With this Dunhill Root Briar my ongoing work on Bob Kerr’s is taking a turn to the smooth finished pipes in the collection. This is the first of the smooth pipes in his Dunhill Collection. I am cleaning them for the family and moving them out into the hands of pipemen and women who will carry on the trust that began with Bob and in some pipes was carried on by Bob. In the collection along with the Dunhills are a good bevy of Petersons, some Comoy’s and Barlings as well as a lot of other pipes – a total of 125 pipes along with a box of parts. This is the largest estate that I have had the opportunity to work on. I put together a spread sheet of the pipes and stampings to create an invoice. I was taking on what would take me a fair amount of time to clean up. I could not pass up the opportunity to work on these pipes though. They were just too tempting.

I sorted the pipes into groups of the various brands and had a box of 25 different Dunhill pipes in different shapes, styles and sizes. I decided to work on the Dunhills first. It was a great chance to see the shape variety up close and personal. The photo below shows the box of Dunhill pipes.With the completion of the restoration on this one there are only 11 more Dunhills of the original 25 left to work on – all smooth finished pipes in a variety of shapes. I went through the box of the remaining smooth Dunhills shown above and chose the 15th and first smooth finish pipe to work on – a smooth Root Briar Bent Billiard. It is stamped on the left side of the shank with the shape number 51021 followed by Dunhill over Root Briar. On the right side of the shank it is stamped Made in England 21 which tells me it is made in 1982. The 5 digit stamping gives a lot of pertinent information about the pipe. The first digit, 5 says that the size of the pipe is a Group 5. The second digit 1 identifies the pipe as having a tapered stem. The 02 identifies it as a bent pipe and the final 1 says it is a billiard. The bent round shank flows into a tapered stem that is oxidized and has tooth marks and chatter near the button. There is some calcification on the first inch of the stem ahead of the button and there is some light damage to the top of the button. The smooth Root Briar finish is dirty but like the other pipes in Bob’s collection there is something quite beautiful about the cross grain on the pipe. The bowl had a thick cake and thick lava overflow on the rim top. The bowl appears to be a little out of round with slight damage on the front inner edge of the rim. After cleaning I will know more. I took pictures of the pipe before I started working on it. I took some close up photos of the rim top and the stem to show what I was dealing with. This Root Briar Bent Billiard had some damage on the inner edge of the bowl toward the front as can be seen in the photo. The cake in the bowl was quite thick and the lava on the rim top was also thick. You can see the cake and tobacco in the bowl. The stem was dirty, oxidized, calcified and had a lot of tooth chatter on the top and underside for about an inch ahead of the button.I took a photo of the stamping on both sides of the shank. Part of the stamping was very sharp and readable and other parts were fainter and needed bright light.Since this is the 15th pipe from Bob’s estate I am sure you have read at least some of the other restoration work that has been done on the 14 previous pipes. You have also read what I have included about Bob Kerr, the pipeman who held these pipes in trust before I came to work on them. Also, if you have followed the blog for long you will already know that I like to include background information on the pipeman whose pipes I am restoring. For me, when I am working on an estate I really like to have a sense of the person who held the pipes in trust before I worked on them. It gives me another dimension of the restoration work. I asked Brian if he or his wife would like to write a brief biographical tribute to her father, Bob. His daughter worked on it and I received the following short write up on him and some pictures to go along with the words. Once again I thank you Brian and tell your wife thank you as well.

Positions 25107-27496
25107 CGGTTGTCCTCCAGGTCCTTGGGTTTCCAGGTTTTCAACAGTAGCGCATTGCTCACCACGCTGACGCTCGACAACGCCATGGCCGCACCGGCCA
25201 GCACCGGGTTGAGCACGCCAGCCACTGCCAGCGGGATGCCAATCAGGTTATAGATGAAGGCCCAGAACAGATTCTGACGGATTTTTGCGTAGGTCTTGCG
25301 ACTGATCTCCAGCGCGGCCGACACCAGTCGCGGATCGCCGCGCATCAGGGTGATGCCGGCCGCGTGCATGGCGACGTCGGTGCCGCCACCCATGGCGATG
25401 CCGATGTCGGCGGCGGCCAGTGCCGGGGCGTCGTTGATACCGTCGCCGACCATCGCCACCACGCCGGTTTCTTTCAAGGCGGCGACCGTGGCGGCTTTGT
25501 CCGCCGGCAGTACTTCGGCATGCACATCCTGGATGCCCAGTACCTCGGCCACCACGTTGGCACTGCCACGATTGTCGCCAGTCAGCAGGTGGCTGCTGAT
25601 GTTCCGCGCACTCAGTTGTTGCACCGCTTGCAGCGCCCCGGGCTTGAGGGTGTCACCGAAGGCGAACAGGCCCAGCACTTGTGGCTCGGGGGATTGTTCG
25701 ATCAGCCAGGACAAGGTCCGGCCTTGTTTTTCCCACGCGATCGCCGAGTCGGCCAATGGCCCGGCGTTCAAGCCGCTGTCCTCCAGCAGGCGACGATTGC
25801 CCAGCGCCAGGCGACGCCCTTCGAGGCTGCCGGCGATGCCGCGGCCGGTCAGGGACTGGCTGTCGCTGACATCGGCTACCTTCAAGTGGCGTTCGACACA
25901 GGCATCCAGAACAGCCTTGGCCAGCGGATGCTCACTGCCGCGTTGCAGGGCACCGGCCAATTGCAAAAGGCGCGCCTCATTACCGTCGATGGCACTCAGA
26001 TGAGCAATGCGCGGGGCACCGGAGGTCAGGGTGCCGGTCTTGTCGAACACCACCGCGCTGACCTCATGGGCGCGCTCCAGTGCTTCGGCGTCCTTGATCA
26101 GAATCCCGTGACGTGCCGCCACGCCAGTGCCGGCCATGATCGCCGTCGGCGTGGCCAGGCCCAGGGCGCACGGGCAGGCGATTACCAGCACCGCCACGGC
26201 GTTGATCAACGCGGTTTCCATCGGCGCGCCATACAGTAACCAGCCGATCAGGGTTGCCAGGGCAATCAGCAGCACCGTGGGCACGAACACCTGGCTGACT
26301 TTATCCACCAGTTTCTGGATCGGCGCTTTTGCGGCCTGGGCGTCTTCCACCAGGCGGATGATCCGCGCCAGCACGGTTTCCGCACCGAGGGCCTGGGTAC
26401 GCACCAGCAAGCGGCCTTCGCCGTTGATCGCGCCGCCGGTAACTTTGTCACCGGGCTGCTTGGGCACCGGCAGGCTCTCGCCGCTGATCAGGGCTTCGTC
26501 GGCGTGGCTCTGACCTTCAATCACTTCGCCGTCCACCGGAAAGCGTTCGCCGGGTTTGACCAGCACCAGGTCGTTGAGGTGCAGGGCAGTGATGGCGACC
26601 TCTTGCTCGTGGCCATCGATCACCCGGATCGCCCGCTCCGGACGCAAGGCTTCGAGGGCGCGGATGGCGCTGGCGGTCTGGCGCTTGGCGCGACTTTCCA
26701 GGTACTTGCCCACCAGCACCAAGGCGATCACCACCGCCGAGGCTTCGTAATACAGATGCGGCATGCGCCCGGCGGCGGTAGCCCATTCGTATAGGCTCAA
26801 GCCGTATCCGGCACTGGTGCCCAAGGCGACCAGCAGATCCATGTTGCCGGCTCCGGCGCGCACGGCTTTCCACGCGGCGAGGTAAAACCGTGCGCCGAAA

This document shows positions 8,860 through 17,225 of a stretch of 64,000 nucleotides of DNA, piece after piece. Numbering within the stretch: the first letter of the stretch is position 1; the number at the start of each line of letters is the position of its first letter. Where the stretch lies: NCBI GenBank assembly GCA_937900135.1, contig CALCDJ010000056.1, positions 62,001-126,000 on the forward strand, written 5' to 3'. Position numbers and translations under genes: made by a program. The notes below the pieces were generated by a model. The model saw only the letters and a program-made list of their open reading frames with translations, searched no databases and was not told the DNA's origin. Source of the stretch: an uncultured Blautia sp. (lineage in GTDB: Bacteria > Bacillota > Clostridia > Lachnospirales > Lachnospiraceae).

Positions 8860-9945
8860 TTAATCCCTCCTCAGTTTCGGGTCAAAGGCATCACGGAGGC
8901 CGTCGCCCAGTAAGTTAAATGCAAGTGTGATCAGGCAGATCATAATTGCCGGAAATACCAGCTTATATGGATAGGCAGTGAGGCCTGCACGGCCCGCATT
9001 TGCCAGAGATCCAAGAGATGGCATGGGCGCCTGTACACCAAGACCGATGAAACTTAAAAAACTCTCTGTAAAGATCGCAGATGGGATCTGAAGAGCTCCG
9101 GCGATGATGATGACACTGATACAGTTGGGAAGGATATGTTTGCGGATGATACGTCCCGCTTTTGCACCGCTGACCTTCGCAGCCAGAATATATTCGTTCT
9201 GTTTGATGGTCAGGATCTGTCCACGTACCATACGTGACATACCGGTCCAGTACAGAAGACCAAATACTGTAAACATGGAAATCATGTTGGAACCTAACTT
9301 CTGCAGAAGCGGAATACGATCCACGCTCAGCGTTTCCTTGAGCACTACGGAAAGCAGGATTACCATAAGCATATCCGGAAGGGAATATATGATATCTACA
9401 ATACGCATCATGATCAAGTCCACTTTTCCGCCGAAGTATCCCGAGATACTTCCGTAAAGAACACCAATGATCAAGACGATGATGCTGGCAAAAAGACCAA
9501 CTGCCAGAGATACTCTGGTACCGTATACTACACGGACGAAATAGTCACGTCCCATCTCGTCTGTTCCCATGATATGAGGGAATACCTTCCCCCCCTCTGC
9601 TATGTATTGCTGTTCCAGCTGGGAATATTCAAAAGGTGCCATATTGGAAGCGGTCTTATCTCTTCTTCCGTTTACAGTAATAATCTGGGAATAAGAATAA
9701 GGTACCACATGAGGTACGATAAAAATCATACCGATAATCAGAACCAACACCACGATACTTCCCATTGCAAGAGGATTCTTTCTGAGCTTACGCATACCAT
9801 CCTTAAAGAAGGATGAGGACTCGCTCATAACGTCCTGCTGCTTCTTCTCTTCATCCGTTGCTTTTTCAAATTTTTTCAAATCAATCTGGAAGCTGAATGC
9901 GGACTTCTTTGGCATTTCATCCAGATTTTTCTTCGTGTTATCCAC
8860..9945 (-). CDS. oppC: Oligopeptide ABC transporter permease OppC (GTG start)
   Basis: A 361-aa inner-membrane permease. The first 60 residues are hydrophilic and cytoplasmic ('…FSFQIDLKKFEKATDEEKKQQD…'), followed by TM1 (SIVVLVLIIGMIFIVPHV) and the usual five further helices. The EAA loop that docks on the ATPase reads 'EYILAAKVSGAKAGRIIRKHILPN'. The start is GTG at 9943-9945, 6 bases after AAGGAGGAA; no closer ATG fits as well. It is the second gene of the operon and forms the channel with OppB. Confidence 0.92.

I am delighted to pass on these beloved pipes of my father’s. I hope each user gets many hours of contemplative pleasure as he did. I remember the aroma of tobacco in the rec room, as he put up his feet on his lazy boy. He’d be first at the paper then, no one could touch it before him. Maybe there would be a movie on with an actor smoking a pipe. He would have very definite opinions on whether the performer was a ‘real’ smoker or not, a distinction which I could never see but it would be very clear to him. He worked by day as a sales manager of a paper products company, a job he hated. What he longed for was the life of an artist, so on the weekends and sometimes mid-week evenings he would journey to his workshop and come out with wood sculptures, all of which he declared as crap but every one of them treasured by my sister and myself. Enjoy the pipes, and maybe a little of his creative spirit will enter you!